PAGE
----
Myerson, RJ, Tan, B, Hunt, S, Olsen, J, Birnbaum, E, Fleshman, J, Gao, F, Hall, L, Kodner, I, Lockhart, A, Mutch, M, Naughton, M, Picus, J, Rigden, C, Safar, B, Sorscher, S, Suresh, R, Wang-Gillam, A & Parikh, P 2014, 'Five fractions of radiation therapy followed by 4 cycles of FOLFOX chemotherapy as preoperative treatment for rectal cancer', International Journal of Radiation Oncology Biology Physics, vol. 88, no. 4, pp. 829-836. https://doi.org/10.1016/j.ijrobp.2013.12.028
Myerson, Robert J. ; Tan, Benjamin ; Hunt, Steven ; Olsen, Jeffrey ; Birnbaum, Elisa ; Fleshman, James ; Gao, Feng ; Hall, Lannis ; Kodner, Ira ; Lockhart, Albert ; Mutch, Matthew ; Naughton, Michael ; Picus, Joel ; Rigden, Caron ; Safar, Bashar ; Sorscher, Steven ; Suresh, Rama ; Wang-Gillam, Andrea ; Parikh, Parag. / Five fractions of radiation therapy followed by 4 cycles of FOLFOX chemotherapy as preoperative treatment for rectal cancer. In: International Journal of Radiation Oncology Biology Physics. 2014 ; Vol. 88, No. 4. pp. 829-836.
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abstract = "Background Preoperative radiation therapy with 5-fluorouracil chemotherapy is a standard of care for cT3-4 rectal cancer. Studies incorporating additional cytotoxic agents demonstrate increased morbidity with little benefit. We evaluate a template that: (1) includes the benefits of preoperative radiation therapy on local response/control; (2) provides preoperative multidrug chemotherapy; and (3) avoids the morbidity of concurrent radiation therapy and multidrug chemotherapy. Methods and Materials Patients with cT3-4, any N, any M rectal cancer were eligible. Patients were confirmed to be candidates for pelvic surgery, provided response was sufficient. Preoperative treatment was 5 fractions radiation therapy (25 Gy to involved mesorectum, 20 Gy to elective nodes), followed by 4 cycles of FOLFOX [5-fluorouracil, oxaliplatin, leucovorin]. Extirpative surgery was performed 4 to 9 weeks after preoperative chemotherapy. Postoperative chemotherapy was at the discretion of the medical oncologist. The principal objectives were to achieve T stage downstaging (ypT < cT) and preoperative grade 3+ gastrointestinal morbidity equal to or better than that of historical controls. Results 76 evaluable cases included 7 cT4 and 69 cT3; 59 (78{\%}) cN+, and 7 cM1. Grade 3 preoperative GI morbidity occurred in 7 cases (9{\%}) (no grade 4 or 5). Sphincter-preserving surgery was performed on 57 (75{\%}) patients. At surgery, 53 patients (70{\%}) had ypT0-2 residual disease, including 21 (28{\%}) ypT0 and 19 (25{\%}) ypT0N0 (complete response); 24 (32{\%}) were ypN+. At 30 months, local control for all evaluable cases and freedom from disease for M0 evaluable cases were, respectively, 95{\%} (95{\%} confidence interval [CI]: 89{\%}-100{\%}) and 87{\%} (95{\%} CI: 76{\%}-98{\%}). Cases were subanalyzed by whether disease met requirements for the recently activated PROSPECT trial for intermediate-risk rectal cancer. Thirty-eight patients met PROSPECT eligibility and achieved 16 ypT0 (42{\%}), 15 ypT0N0 (39{\%}), and 33 ypT0-2 (87{\%}). Conclusion This regimen achieved response and morbidity rates that compare favorably with those of conventionally fractionated radiation therapy and concurrent chemotherapy.",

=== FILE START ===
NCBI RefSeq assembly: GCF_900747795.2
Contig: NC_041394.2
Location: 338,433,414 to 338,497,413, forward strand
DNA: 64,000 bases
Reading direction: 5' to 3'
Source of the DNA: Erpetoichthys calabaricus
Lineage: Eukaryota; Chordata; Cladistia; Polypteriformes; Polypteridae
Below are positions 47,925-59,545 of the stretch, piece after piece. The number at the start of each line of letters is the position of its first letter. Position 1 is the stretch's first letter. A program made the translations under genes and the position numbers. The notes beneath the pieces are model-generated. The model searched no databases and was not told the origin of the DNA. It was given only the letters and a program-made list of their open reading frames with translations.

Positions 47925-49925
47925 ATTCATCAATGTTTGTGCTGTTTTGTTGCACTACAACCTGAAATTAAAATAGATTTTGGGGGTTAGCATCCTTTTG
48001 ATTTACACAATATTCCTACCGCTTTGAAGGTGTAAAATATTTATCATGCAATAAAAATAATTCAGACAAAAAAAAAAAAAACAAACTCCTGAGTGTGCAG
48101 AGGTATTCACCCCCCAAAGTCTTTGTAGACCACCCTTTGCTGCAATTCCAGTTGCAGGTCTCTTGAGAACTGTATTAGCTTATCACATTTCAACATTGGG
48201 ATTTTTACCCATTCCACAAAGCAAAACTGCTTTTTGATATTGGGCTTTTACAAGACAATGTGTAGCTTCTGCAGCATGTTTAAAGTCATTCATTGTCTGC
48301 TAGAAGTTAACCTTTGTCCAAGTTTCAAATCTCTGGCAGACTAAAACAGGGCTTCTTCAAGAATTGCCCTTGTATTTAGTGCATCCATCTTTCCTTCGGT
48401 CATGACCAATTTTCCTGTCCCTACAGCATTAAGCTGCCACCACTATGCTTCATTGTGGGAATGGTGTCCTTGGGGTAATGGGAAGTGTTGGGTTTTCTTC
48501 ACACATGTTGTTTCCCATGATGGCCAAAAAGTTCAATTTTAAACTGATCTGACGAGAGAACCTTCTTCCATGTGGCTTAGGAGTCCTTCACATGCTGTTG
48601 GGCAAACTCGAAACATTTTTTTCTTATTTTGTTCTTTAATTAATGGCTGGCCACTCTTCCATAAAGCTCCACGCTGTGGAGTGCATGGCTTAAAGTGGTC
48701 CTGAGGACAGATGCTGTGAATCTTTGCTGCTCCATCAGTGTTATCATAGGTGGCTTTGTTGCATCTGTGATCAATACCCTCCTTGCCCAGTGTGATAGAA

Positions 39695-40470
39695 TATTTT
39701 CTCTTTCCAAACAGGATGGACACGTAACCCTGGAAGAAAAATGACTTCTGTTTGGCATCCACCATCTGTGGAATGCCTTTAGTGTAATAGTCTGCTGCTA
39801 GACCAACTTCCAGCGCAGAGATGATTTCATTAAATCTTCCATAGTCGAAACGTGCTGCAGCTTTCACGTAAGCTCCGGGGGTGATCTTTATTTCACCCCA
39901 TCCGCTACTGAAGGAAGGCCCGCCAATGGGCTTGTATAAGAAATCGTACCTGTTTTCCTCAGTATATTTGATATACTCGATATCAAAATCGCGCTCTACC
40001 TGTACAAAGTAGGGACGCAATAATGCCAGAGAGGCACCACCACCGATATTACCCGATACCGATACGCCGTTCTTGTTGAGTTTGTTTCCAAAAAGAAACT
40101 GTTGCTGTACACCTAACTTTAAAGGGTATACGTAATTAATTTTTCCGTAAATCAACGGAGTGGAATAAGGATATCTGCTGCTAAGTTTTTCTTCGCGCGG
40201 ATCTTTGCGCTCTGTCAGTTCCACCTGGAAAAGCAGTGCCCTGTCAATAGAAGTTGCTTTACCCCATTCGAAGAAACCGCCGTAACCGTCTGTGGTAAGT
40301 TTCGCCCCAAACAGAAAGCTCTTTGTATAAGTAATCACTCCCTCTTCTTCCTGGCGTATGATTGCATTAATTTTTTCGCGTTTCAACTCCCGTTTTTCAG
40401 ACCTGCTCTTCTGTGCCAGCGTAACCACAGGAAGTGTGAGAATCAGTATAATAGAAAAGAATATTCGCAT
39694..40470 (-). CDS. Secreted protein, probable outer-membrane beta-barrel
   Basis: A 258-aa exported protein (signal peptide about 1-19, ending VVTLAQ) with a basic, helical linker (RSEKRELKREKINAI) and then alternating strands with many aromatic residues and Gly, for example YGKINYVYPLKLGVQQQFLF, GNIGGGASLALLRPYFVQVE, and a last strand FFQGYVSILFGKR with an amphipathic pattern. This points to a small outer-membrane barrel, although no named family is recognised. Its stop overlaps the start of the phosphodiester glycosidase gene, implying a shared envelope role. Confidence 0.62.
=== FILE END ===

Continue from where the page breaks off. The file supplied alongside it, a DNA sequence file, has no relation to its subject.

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T1 - Five fractions of radiation therapy followed by 4 cycles of FOLFOX chemotherapy as preoperative treatment for rectal cancer

AU - Myerson, Robert J.

AU - Tan, Benjamin

AU - Hunt, Steven

AU - Olsen, Jeffrey

AU - Birnbaum, Elisa

AU - Fleshman, James

AU - Gao, Feng

AU - Hall, Lannis

AU - Kodner, Ira

AU - Lockhart, Albert

AU - Mutch, Matthew

AU - Naughton, Michael

AU - Picus, Joel

AU - Rigden, Caron

AU - Safar, Bashar

AU - Sorscher, Steven

AU - Suresh, Rama

AU - Wang-Gillam, Andrea

AU - Parikh, Parag

PY - 2014/3/15

Y1 - 2014/3/15